We were able to confirm that the intrinsic signature described previously [1
] exists in a broad population-based cohort of breast cancers. This is by far the largest validation and clinical characterization of the molecular subtypes to date. Previous characterization was given in [1
] – p53
mutation status on 69 cases – and in an unpublished report [22
], reviewed in [23
]. The different prognosis of the subtypes was already reflected in the tumor characteristics, although the patterns were complex. By performing a separate analysis of endocrine-treated and adjuvant-untreated patients we were also able to evaluate the differences between subtypes in terms of both prognosis and response to therapy.
Normal-like tumors were small, found in postmenopausal women, seldom of Elston grade III, mostly stable diploid and more prevalent among HRT users. They had a favorable prognosis under endocrine therapy. Luminal-A tumors closely resembled normal-like tumors but were not associated with HRT use and had a superior prognosis regardless of adjuvant therapy. In contrast, the ERBB2 tumors showed a 50% relapse-free 5-year survival not influenced by therapy. The poor prognosis was reflected in large tumor size, high proportion of Elston grade III and unstable aneuploids, and few ER-positive tumors. Luminal B tumors had a clearly worse prognosis than luminal A ones, and were apparently less responsive to the hormonal therapy than the basal-like and normal-like tumors [2
]. In comparison with the luminal A group, this group had a higher proportion of Elston grade III, p53 mutation and lymph-node positive tumours, confirming the hypothesis of a more proliferative profile [23
]. Surprisingly, although the basal-like tumors had even fewer ER-positive tumors and more high-grade tumors, they had better relapse-free survival than the ERBB2 tumors, especially among the endocrine-treated patients. It is worth noting that about one-third of the patients with basal-like tumors used HRT at the time of diagnosis.
The intrinsic signature set of approximately 500 genes was originally selected on the basis of their stable expression between pairs of samples taken from the same tumors, before therapy and after 15 weeks of neoadjuvant therapy [1
]. This implies that the set is enriched in genes whose expression patterns are characteristic for individual tumors as opposed to those that vary as a function of tissue sampling, and hence would be ideally suited for classification. Another recent study [24
] showed that the subtypes were also observed among Asian-Chinese patients, although this study performed only the hierarchical clustering and identified only three subtypes.
The discordant subtyping between the centroid prediction and k-means clustering indicates some overlapping characteristics between subtypes, and potentially reveals a biological heterogeneity more complex than the subtypes alone. Discordances occurred most frequently between the luminal A and luminal B groups and between the luminal B and ERBB2 groups. Not surprisingly, despite differences in receptor status, luminal B and ERBB2 share similar clinical – such as tumor grade – and prognostic characteristics. This suggests that there must in fact be grade-associated and outcome-associated genes in the intrinsic gene set, and that these two subtypes have similar expression in these genes. A similar argument can also be made from the large confusion of luminal A and luminal B, namely that this must have been driven by ER-associated genes, because these two subtypes have similar receptor characteristics. Having the fewest discordances, the normal-like subtype seemed to have the most distinctive profile. One of the most striking characteristics was the high proportion of HRT users within this subtype.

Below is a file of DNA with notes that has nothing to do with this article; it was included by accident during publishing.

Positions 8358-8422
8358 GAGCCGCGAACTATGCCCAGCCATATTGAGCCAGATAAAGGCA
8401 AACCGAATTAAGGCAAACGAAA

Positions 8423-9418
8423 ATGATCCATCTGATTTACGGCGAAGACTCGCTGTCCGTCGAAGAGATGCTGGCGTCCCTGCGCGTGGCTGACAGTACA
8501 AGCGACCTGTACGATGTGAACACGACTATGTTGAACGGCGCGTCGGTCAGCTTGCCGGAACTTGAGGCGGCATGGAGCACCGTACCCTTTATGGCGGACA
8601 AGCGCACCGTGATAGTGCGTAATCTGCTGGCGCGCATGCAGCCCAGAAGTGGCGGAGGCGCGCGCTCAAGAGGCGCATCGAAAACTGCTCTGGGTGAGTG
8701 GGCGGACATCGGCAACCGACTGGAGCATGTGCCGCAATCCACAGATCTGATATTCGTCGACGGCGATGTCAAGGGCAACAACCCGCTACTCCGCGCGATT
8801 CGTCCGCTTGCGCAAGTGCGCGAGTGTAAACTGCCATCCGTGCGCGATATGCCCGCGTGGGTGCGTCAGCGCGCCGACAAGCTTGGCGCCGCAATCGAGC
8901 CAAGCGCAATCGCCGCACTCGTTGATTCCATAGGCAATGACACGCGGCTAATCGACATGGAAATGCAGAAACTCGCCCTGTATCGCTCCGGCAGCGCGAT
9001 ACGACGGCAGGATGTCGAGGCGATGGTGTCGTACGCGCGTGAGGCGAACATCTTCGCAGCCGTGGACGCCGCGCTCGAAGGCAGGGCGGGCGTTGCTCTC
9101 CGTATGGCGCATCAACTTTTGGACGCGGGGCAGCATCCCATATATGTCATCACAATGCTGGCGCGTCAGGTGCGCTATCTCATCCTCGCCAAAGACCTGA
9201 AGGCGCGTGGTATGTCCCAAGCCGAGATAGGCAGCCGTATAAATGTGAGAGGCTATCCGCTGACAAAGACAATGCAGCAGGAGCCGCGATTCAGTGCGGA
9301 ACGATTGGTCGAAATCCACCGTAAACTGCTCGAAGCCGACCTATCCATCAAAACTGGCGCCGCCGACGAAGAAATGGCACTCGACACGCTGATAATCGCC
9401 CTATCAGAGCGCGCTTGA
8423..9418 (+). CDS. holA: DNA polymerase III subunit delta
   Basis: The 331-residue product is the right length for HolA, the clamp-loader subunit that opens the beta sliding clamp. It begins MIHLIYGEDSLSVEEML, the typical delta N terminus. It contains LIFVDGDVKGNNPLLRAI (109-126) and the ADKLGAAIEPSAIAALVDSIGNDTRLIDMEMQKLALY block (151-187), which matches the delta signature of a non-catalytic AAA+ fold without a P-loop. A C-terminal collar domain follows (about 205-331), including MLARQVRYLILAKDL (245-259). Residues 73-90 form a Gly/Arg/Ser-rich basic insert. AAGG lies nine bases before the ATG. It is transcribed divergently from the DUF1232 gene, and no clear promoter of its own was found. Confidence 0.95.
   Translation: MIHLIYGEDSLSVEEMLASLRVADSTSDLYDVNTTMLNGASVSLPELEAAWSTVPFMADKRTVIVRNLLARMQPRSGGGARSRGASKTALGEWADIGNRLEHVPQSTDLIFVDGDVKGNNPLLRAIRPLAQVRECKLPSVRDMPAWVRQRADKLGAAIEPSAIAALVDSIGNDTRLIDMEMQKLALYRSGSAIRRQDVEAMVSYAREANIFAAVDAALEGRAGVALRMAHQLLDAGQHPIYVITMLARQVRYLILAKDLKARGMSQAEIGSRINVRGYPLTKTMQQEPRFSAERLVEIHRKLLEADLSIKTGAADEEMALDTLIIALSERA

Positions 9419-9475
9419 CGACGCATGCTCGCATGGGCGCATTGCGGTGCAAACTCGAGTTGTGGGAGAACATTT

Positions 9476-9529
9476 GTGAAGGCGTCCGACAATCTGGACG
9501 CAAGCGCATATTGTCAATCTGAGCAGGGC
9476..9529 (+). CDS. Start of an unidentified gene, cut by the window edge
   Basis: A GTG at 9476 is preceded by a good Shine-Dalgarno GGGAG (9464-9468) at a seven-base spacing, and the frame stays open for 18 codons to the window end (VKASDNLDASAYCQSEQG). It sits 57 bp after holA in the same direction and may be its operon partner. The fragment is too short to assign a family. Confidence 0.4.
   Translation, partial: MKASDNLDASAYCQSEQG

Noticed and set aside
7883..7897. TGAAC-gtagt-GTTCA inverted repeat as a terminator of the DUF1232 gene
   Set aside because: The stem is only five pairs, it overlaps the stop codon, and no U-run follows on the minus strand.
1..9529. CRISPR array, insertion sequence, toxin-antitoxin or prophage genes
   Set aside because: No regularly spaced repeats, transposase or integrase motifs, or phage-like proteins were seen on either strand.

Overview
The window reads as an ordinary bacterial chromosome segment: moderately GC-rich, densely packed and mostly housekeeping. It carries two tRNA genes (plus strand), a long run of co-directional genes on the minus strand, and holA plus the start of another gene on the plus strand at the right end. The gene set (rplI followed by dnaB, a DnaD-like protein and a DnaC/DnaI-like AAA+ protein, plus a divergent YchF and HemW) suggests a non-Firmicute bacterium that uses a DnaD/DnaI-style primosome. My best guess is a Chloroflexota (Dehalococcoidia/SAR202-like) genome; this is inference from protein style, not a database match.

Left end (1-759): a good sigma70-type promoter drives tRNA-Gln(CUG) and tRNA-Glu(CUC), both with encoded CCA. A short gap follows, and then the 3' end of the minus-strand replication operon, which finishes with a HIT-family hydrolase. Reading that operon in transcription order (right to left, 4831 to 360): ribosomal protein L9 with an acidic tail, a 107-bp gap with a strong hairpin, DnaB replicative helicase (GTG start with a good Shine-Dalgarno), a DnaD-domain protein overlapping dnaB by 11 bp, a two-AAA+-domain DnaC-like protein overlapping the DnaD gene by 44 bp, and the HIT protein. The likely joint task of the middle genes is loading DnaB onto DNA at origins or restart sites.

Although the intrinsic signature is expected to reveal fundamental tissue properties, such as origin (basal-like versus luminal), our study supports the hypothesis that the subtypes are distinct biological entities with distinct clinical characteristics. Our study showed how they differed in progression-related characteristics, such as tumor grade, p53
mutation and genomic instability. This means that there must be a strong correlation between the intrinsic gene set and other progression-related signatures based on p53
transcription profile [4
], proliferation or genomic instability, and possibly an inherent capability to metastasize [25
]. The extent to which the different signatures contribute independent information toward clinical progression or prognosis requires further study.
Our findings further support the hypothesis of a reduced response to hormone-based treatments for ERBB2 and luminal B tumors [23
]. Whereas luminal A tumors seem to have a good prognosis overall, luminal B tumors had a poor prognosis regardless of endocrine therapy, indicating some resistance to therapy. This may be explained at least partly by a worse clinical profile, with a higher tumor grading and a higher proportion of p53
mutation. In contrast, in the endocrine-treated group the basal-like subtype seemed to survive better than expected considering its poor clinical characteristics including its high proportion of Elston grade III (75%) and few ER-positive (46%) tumors. The ERBB2 tumors had the lowest relapse-free survival: approximately 50% of the patients had either died from breast cancer or experienced distant metastases. Overexpression of the human transmembrane tyrosine kinase growth factor receptor (HER-2), characteristic of the ERBB2 group, has been associated with more aggressive forms of tumor and with resistance to endocrine therapies [26